Renowned Latin American and European economists met at the headquarters of the Economic Commission for Latin America and the Caribbean (ECLAC) in Santiago, Chile, to discuss the opportunities and challenges of the biregional relationship in the current scenario of international turmoil.
The event is taking place as part of the 1st Summit of the Community of Latin American and Caribbean States and the European Union (CELAC-EU), which will bring together representatives from 60 countries on 26 and 27 January in the Chilean capital.
The LAC-EU Economic Forum 2013: Globalization, International Trade and the Welfare State at Crossroads: Converging Views in European and Latam countries? was opened on Monday 21 January by Alicia Bárcena, Executive Secretary of ECLAC, and François Bourguignon, Director of the Paris School of Economics.
According to Alicia Bárcena “Latin America is in a positive state of mind, despite the turmoil in the world economy. The region is learning from the past and trying new paths. The Latin American foreign debt crisis happened 30 years ago, and led to a lost decade for the region. We are worried that the same may happen in Europe” .
The ECLAC leader added that “the South is no longer the same. Europe will see a different Latin America, because the region has changed. This implies tackling new global challenges responsibly, and making commitments on issues such as climate change and financial security”.
François Bourguignon described the firstLAC-EU Economic Forum as a space for reflection aimed at identifying and sharing lessons learned, as well as reaching common visions on issues relevant to both regions, such as international financial governance.
He also emphasized that the Forum, which ends on Tuesday 22 January, is also an opportunity for Latin American and European economists to ask questions and send messages to countries participating in the 1st CELAC-EU Summit.
The Economic Forum was jointly organized by ECLAC and the Paris School of Economics, with support from the French Foreign Affairs Ministry. Other contributors include the German Federal Ministry for Economic Cooperation and Development and the France-based Institute for the Americas (IDA). Sponsors include the EU-LAC Foundation and the Latin American Centre for Relations with Europe (CELARE).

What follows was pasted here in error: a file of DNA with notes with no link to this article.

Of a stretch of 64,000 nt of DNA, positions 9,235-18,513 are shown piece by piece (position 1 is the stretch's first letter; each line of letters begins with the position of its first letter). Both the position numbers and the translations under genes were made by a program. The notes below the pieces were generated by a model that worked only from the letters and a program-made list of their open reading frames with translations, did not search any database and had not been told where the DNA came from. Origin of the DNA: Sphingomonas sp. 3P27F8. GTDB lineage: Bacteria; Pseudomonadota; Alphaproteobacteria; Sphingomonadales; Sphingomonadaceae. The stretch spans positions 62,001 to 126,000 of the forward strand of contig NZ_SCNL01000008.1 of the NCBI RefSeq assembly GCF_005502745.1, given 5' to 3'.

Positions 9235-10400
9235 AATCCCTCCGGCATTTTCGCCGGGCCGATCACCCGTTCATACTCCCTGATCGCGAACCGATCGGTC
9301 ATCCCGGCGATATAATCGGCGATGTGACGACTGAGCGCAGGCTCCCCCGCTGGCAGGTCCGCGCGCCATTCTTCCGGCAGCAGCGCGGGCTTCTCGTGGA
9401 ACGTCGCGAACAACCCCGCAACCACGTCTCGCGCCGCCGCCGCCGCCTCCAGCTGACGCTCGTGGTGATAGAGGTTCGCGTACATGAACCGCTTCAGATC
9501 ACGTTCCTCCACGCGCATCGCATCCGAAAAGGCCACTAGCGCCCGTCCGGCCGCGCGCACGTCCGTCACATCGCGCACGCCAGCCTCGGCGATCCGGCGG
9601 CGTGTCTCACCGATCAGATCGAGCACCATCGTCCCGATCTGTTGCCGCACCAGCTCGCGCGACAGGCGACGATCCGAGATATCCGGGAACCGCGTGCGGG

In his address, Mr. Bourguignon compared trends in a few key indicators for both regions in recent decades, including GDP growth rate, share of exports in GDP and the Gini coefficient measuring inequality.
According to the Director of the Paris School of Economics, while inequality has fallen in Latin America and the Caribbean in recent years, it is on the rise in Europe. He also referred to the role of social protection policies in this regard.
Ms. Bárcena stated that, although the European Union is the main direct investor in Latin America and the Caribbean and the second main trading partner, the biregional relationship has stood still in recent years due to several factors.
These include the dramatic economic crisis affecting some European countries, the new position of China, the incorporation of new Member States to the European Union and the growing relevance of the Middle East and North Africa in the European foreign agenda.
In this sense, the ECLAC Executive Secretary appreciated the holding of the First CELAC-EU Summit to analyse the type of relationship that can be built to face the future. She added that this meeting is also “a very important step towards one of ECLAC‘s most cherished dreams: regional integration”.
The two days of the Forum – which hopes to become a new high-level space for biregional dialogue- will feature discussions on topics such as asymmetries in economic policy responses, trade imbalances, industrial development and environmental issues, and the future of the welfare state. Some policy proposals will also be put forward.